If original thought and unique research are the goal of an assignment or project, primary sources present huge opportunities for researchers to analyze, unpack, or interpret data of all kinds. Within primary sources, that interpretive work has been done by another writer.

Challenges of Using Primary Sources

But with these benefits come a number of unique challenges that researchers will want to be prepared for.

Primary Sources Can be Hard to Find and Access

It can sometimes be tricky to find primary sources to use for research. Even the largest university libraries have budgetary and space limitations that make buying and housing rare documents a challenge. Depending on the topic you are researching, you may find it hard to locate the primary sources you need. Seasoned academics often spend months researching in special collections and archives. 

Even if you can find your primary source, it may be difficult to gain access to them. Some libraries or archives restrict public access, and a researcher will need to demonstrate their credentials to get to the documents. 

Digital archives have helped to solve some of these challenges, but access is still a big concern when it comes to certain government records, scientific data, or rare documents. 

Primary Sources Can be Faked

Believe it or not, some primary source documents have been faked. An article from the University of Oregon notes “Some scholars have estimated that as many as 50% of all documents from the Carolingian period were forged.  In addition to these overt cases of intentional deception, medieval people also struggled with the ideas of authorship, authority, and legitimacy regarding many key elements of medieval culture. Theological writing, personal letters, religious objects, and narrative chronicles all posed issues of truth and falsehood for medieval people.”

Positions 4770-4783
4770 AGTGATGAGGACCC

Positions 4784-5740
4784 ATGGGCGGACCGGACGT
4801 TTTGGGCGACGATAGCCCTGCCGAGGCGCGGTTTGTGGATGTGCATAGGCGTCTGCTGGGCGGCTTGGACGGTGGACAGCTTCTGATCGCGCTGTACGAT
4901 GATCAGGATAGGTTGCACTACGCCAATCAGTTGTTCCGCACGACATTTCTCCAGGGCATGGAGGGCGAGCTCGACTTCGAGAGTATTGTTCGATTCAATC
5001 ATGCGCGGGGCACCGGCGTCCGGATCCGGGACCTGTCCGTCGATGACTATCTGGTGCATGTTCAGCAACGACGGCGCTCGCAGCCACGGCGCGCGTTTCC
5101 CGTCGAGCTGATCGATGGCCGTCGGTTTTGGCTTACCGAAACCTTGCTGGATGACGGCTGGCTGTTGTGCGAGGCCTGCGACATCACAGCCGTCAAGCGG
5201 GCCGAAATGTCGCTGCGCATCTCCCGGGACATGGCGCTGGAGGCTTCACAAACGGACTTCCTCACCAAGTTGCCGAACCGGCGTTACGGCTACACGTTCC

What this sometimes means is that your primary source may not be a source at all. William Henry Ireland’s “lost play by Shakespeare” turned out to be a new play by William Henry Ireland himself, written over 150 years after Shakespeare died.

Primary Sources Require Analysis

No primary source will tell you everything you need to know. They are often pieces to a larger puzzle. Unlike secondary sources, as a researcher, you will need to provide the thoughtful and astute analysis of your primary source yourself. 

You will need to understand the subject position of the creator of the document and work to understand their worldview. You will need to situate the document against the rest of the historical record and determine if it has value and merit. You will also need to take steps to ensure that the document you are analyzing is original.

Fortunately, online tools, like Copyleaks’ Plagiarism Checker can help you to scour the internet to see where your source has been used. They can also help you avoid accidental plagiarism, by identifying similar interpretations that may have informed your own. In short, Copyleaks Plagiarism Checker can help you create the original and authoritative research you desire.

Find out what's in your copy.